SEOUL (Yonhap) -- North Korea's main newspaper on March 30 called on citizens to follow leader Kim Jong-il, saying the leader has been struggling for the country's economic drive despite concerns about his health.
Kim, who allegedly suffered a stroke last August, has more than tripled his public tours this year, making 44 visits as of Monday, compared to 12 during the same period last year. Some 20 of those visits were to factories in a sign of the country's stepped-up campaign to rebuild its ailing economy, according to Seoul's Unification Ministry monitoring the North's state media.
North Korea has set 2012, the 100th anniversary of the birth of Kim's late father and the country's founder, Kim Il-sung, as the target year for achieving a "Kangsong Taeguk" (great, prosperous and powerful nation) that is self-sufficient in food and equipped with industrial infrastructure.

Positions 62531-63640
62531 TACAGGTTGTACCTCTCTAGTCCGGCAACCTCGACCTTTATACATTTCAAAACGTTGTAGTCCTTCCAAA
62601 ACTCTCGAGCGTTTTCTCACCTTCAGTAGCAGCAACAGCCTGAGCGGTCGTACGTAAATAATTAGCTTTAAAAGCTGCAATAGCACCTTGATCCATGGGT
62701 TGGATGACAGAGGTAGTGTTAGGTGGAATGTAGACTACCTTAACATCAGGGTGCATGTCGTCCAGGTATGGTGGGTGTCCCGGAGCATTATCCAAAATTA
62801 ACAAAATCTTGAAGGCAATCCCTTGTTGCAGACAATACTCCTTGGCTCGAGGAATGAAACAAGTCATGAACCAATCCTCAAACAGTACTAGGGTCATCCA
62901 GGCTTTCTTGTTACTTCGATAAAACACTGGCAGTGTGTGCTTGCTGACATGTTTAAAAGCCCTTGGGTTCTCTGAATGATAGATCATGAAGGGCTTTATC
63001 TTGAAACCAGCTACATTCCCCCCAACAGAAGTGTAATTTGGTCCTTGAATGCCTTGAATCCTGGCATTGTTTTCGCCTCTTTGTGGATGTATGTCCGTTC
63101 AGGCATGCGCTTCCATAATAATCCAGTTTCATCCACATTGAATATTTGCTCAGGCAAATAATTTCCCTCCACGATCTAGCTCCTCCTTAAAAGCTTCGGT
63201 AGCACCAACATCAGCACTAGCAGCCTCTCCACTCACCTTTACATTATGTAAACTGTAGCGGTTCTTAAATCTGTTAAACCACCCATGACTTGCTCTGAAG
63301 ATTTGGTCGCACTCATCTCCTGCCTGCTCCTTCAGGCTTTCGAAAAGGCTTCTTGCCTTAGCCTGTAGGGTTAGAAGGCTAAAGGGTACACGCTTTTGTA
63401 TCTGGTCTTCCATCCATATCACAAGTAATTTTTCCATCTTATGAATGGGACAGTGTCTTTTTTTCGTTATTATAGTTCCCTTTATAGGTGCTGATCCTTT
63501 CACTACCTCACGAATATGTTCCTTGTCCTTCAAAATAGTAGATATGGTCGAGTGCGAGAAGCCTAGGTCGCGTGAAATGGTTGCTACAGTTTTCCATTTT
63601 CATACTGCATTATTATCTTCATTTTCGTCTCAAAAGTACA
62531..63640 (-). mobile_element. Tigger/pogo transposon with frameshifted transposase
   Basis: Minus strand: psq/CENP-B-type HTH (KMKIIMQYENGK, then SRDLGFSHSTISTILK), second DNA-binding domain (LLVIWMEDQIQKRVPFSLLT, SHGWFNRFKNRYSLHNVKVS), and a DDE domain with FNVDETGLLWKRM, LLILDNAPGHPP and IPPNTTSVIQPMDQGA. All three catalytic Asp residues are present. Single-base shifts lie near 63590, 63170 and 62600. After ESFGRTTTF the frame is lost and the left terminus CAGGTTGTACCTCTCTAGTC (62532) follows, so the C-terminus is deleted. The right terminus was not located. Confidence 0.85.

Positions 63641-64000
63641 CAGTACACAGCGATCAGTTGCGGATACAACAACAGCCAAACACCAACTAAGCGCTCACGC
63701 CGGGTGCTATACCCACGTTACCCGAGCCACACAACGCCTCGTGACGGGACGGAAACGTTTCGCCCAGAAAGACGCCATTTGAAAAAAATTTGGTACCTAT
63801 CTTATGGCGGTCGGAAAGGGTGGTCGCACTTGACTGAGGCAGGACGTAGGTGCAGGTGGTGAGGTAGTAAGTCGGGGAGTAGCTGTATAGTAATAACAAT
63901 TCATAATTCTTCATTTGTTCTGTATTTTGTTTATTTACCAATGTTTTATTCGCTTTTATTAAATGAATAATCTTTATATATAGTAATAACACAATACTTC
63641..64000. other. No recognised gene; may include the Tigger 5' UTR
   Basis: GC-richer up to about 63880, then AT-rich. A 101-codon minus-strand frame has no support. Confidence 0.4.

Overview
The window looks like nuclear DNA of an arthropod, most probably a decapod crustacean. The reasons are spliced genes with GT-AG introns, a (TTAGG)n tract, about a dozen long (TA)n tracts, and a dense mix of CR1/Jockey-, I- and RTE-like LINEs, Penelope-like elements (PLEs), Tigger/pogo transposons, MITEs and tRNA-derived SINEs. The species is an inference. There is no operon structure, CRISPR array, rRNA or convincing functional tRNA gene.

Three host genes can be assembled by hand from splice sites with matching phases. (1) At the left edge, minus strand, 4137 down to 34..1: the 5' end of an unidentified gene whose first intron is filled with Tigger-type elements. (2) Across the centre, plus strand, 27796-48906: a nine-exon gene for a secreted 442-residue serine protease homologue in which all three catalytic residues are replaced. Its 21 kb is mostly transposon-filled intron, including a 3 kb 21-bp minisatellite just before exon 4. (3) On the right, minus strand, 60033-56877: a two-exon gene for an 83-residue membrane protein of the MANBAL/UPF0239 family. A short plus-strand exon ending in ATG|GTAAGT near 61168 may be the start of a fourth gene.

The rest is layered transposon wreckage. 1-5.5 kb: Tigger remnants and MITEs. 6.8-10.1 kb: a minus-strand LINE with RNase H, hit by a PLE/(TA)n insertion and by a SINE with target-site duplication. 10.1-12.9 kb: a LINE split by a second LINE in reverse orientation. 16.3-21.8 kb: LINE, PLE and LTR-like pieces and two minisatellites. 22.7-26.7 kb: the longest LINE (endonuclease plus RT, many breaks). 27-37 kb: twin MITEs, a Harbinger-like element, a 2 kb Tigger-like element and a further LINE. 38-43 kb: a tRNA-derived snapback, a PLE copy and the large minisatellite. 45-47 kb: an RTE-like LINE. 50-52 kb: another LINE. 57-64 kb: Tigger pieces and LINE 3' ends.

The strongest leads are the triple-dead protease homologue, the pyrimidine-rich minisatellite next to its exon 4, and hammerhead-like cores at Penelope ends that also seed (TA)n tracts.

"This year is a pivotal year that will become a watershed in achieving our party's grand plan," Rodong Sinmun, published by the North's Workers' Party, said in an editorial.
"All workers should live in the spirit of our great general who has set himself a hard schedule and should become men of action in the era of a great surge," it said.
The editorial did not directly mention Kim's health, but concerns were voiced in the same paper on March 28. It quoted Kim, 67, as saying, "Comrades worry about my health as I am about to make another field guidance trip, but it is my pleasure to walk on the rough road for our homeland and for our people."
The March 30 editorial also emphasized science technology, saying it is paramount to the country's economic drive. But it did not mention the country's upcoming satellite launch, which is set to take place between April 4 and 8. Pyongyang claims the launch is part of its space development program but the U.S. and South Korea suspect is a cover for a long-range missile test.